Author Topic: Does anyone make good SSDs any more?  (Read 11799 times)

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Offline InfravioletTopic starter

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Does anyone make good SSDs any more?
« on: August 22, 2023, 07:46:09 pm »
I'm in the market for buying an SSD to replace an aging HDD. I've had enough of the mechanical limitations and vulnerability of HDDs. So I'm looking to buy an SSD (due to what it is going to replace: SATA, 2.5 inch, 1TB or close, must be able to use as boot drive for Linux OS on a UEFI system with secureboot and fastboot disabled), and yet the online reviews imply I'm in for nothing but a world of pain with just about every brand. For each brand I've looked at I'm shocked how many buyers report "this died in 3 months light usage", or, "medium usage, never more than quarter full, but at 2 years age SMART health rapidly declined and I'm getting file corruption". So rather than rely on anecdotes from single buyers alone I've tried to look upspecific bugs and models, the results are horifying, every brand seems to be producing utter junk.

Samsung, major scandals with the 870 EVO (big thread at https://www.techpowerup.com/forums/threads/samsung-870-evo-beware-certain-batches-prone-to-failure.291504/ )related to any with firmware which is not SVT02B6Q. Firmware will corrupt data and can brick the drive entirely. Samsung has also had trouble with 980 Pro and 990 series SSDs, suddenly turning read-only and absolutely racing through their write cycles life with only small amounts of data written. The older 840 line of SSDs suffered a bug where cells lost chage and data that wasn't read or written often enough would vanish, and such a firmware update was needed to make the drive automatically perform rolling rewrites across itself, which increased the wear somewhat and shotened the overall lifespan accordingly as, to prevent bits getting corrupted every bit had to be rewritten every few days.

WD and SanDisk, today the same company for SSD production. Currently being sued for having produced external SSDs under both brand names which suddenly bricked and wiped the data on them. Also a scandal with critical firmware updates being needed for the SA510 line of WD branded internal drives.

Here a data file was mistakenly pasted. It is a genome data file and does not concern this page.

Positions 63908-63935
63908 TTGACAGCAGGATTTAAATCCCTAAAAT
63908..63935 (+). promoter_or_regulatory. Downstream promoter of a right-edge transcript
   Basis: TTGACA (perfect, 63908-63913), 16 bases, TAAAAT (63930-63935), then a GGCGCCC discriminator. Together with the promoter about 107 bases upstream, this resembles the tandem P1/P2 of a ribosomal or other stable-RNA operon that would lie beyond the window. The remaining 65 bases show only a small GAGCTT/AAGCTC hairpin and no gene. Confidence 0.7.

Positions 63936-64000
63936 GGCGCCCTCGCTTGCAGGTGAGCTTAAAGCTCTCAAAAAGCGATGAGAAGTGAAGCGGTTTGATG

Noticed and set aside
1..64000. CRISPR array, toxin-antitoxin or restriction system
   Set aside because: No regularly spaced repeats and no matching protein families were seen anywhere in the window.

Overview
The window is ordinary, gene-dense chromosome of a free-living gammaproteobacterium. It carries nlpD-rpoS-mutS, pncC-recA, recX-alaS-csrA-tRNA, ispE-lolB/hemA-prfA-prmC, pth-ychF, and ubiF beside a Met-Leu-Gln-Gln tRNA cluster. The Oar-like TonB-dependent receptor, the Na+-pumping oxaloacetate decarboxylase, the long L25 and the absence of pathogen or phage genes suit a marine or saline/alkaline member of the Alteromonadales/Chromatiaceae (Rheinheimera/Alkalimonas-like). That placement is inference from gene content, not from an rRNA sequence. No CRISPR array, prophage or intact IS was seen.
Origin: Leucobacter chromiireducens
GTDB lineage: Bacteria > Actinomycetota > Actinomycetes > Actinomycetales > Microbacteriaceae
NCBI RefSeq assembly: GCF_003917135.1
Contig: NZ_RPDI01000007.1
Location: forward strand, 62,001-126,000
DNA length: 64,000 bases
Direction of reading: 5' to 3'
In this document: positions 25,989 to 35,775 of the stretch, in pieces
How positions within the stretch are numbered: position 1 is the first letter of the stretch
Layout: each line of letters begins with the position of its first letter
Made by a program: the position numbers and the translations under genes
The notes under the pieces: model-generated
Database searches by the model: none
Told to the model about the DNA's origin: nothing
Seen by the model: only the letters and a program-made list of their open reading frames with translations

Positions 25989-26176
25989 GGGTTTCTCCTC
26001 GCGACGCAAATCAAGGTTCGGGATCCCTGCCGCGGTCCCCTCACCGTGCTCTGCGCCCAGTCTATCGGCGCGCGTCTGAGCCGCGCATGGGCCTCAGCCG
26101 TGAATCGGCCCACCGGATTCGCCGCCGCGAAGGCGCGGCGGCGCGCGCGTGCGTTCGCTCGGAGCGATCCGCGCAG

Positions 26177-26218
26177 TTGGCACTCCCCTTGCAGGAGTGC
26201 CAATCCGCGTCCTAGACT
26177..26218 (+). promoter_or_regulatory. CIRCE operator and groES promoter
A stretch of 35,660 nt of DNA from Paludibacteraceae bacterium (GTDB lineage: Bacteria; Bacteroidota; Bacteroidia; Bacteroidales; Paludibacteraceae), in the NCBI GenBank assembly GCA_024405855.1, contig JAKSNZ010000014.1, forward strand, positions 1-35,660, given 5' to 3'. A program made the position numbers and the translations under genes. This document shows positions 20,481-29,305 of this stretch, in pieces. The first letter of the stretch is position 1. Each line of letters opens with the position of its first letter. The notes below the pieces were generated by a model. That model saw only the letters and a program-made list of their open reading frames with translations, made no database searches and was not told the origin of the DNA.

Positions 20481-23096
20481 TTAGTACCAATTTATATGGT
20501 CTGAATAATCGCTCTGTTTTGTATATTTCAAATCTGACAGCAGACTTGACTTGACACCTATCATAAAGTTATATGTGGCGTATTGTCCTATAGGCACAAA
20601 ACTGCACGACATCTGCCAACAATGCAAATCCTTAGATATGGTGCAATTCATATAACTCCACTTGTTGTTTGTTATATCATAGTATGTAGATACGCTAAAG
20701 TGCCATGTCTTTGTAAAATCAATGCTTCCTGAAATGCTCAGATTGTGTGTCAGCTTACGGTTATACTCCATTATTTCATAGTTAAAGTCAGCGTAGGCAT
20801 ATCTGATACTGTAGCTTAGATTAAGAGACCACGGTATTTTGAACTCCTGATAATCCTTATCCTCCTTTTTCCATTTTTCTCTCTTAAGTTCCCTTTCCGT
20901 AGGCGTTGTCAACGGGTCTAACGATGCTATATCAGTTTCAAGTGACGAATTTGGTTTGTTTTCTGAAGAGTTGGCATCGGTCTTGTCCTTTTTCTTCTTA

Crucial's MX500 line has been found to have defective firmware in some batches which are not using M3CR046 firmware, the issue appeared to be related to the controller writing in such a way as to cause excessive wear. And updating this apparently requires use of a Windows tool which even then can only perform a firmware update whilst the drive is being written, and Windows won't write to ext4 partitions as you'd have on a Linux system drive. It appears they also had a situation in recent years where they suddenly pulled some firmware update they were offering, for no explained reason. And there's speculation that some more recent driveshave moved to greater numbers of cell layers in their storage, for lower cost and lower endurance.

Kingston, particularly the A400 line, I've seen reports of very bad quality NAND memory chips bing used inside the drives, takes very few write cycles before dying. There were various forum threads where people opened them up and looked at chip markings on drives of different ages, less reliable drives after a certain date range suddenly had differently marked chips of what were assumed different brands. The A2000 also suffered from a bug related to an energy-saving standby mode. An error code "SATAFIRM S11" was often involved in troubles which some of Kingston's SSDs had.

Seagate, couldn't find criticism of any of their SATA SSDs as they don't seem to make SATA SSDs any more and seem to only do types with more modern connectors which aren't applicable to my situation.

An awful lot of sellers of cheap USB sticks, now seem to have SSD brnads, but one assmes they are either rebadged ones from the main manufactuers, as these companies do with USB sticks, or are made with very cheap internal parts.